Red Room at Five (B)
American, b. 1958
Red Room at Five (B), 1999
chromogenic color print
Plate: 11.5 x 15.3 cm (4 1/2 x 6 inches)
Mary B. Jackson Fund 2000.98B
(July 1 –September 25, 2005)(January 19 –March 25, 2001)
Renee Stout’s art draws on African beliefs and practices, African-American traditions, and personal history. She is best known for her sculpture and installations incorporating found and constructed objects that deftly intermingle real-life stories, religious or cultural beliefs, and her own fantasies. Love and longing are major themes in her work. Although Red Room at Five is atypical in medium, it is entirely typical in content.
The piece was inspired by a friend’s bedroom painted completely red and decorated with gold accents. Stout found it the perfect stage for acting out, in her words, a “short story.” In looking at the series, we construct our own narratives from her performance. The small scale of the pictures and their intense color heighten the intimacy and anticipation expressed in the scene. The room itself will likely inspire viewers to fantasize about its owner.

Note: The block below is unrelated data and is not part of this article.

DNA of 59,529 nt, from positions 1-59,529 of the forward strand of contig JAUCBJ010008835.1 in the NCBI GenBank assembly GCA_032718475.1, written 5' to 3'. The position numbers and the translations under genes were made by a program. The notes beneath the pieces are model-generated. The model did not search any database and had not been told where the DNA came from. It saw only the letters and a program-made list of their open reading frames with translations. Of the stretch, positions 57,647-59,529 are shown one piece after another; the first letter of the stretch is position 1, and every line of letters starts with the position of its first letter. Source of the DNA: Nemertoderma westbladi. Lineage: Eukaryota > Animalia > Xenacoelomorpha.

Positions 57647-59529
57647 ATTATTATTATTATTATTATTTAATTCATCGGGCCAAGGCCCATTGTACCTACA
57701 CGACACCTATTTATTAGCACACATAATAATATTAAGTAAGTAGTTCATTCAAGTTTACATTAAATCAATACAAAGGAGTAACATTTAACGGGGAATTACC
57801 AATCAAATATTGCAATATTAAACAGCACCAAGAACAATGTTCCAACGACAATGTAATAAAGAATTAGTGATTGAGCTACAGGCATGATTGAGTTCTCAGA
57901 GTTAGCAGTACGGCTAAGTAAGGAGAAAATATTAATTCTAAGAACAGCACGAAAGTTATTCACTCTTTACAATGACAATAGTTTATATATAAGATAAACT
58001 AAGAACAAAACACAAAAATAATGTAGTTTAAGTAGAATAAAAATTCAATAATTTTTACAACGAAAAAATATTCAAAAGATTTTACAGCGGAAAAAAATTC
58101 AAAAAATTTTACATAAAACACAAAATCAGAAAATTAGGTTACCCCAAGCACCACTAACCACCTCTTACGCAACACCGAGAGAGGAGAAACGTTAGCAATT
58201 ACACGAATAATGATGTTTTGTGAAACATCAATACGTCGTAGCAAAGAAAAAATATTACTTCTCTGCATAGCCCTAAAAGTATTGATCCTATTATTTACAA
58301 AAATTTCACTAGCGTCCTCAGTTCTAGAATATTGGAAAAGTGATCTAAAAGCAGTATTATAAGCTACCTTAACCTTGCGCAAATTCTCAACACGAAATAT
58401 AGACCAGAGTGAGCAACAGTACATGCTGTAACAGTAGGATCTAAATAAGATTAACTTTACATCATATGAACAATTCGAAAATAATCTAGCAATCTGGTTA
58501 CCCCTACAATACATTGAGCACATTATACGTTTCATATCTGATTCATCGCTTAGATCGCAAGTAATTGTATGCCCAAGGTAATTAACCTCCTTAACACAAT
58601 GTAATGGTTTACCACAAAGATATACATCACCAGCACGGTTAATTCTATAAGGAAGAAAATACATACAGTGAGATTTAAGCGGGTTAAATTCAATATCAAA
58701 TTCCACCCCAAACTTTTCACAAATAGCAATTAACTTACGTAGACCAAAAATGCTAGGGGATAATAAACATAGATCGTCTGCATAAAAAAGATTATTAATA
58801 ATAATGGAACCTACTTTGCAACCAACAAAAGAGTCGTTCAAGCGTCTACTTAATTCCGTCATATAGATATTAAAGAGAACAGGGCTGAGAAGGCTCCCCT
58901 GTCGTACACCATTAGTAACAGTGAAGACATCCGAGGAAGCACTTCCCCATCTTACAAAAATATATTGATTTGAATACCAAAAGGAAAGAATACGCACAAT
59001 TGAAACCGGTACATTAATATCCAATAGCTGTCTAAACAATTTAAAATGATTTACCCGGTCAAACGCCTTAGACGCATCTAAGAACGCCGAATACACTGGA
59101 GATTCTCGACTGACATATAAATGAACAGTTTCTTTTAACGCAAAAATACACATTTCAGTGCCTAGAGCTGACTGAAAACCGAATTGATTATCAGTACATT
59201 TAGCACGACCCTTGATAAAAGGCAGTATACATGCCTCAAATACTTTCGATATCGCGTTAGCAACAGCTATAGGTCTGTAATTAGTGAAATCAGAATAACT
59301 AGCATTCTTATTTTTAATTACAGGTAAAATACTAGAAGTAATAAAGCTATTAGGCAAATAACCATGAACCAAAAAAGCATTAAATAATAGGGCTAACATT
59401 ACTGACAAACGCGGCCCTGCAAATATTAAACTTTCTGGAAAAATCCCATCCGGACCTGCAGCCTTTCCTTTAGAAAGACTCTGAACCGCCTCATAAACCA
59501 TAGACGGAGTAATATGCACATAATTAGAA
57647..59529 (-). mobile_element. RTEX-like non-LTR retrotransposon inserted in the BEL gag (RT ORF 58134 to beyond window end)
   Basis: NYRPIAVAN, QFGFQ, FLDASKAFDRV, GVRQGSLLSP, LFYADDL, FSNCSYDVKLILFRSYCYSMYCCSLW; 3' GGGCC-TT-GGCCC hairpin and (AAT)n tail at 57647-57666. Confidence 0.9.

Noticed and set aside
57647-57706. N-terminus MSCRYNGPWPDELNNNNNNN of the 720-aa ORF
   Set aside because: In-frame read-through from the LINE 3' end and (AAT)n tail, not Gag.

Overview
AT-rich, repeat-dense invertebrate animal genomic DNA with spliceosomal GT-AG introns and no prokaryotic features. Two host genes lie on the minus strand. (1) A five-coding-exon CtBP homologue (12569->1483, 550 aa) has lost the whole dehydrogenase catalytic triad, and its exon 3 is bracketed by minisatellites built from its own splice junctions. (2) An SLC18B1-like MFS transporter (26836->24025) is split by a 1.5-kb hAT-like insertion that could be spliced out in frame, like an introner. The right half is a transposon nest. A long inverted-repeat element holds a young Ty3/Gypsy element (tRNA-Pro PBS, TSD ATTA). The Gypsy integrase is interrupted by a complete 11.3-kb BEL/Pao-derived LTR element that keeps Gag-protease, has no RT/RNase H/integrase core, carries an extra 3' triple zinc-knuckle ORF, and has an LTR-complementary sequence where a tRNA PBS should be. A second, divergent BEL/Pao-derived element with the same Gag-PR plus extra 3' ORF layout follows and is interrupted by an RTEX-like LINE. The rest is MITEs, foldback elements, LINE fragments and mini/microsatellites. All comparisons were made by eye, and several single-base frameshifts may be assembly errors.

The series also tells the story of Erzulie. Erzulie is a group of three female Haitian Vodou spirits tied to the African Yoruba goddess of love and sweet waters, Oshun. Allusions to Erzulie abound in Stout’s work, and embossed on the portfolio cover for Red Room at Five is Erzulie’s vévé, or symbol. Stout seems to play the role of the Erzulie Freda, described by one of the earliest writers on Haitian Vodou, Maya Deren, as “the divinity of the dream, the Goddess of Love, and the muse of beauty.” Lovers repeatedly disappoint Erzulie Freda. She is sometimes associated with red dresses, which express her sensuality and sexuality. She craves perfume, candles, and things glittering and gemlike. Stout seems to adopt this character to assert her own desires and to take control of her dreams.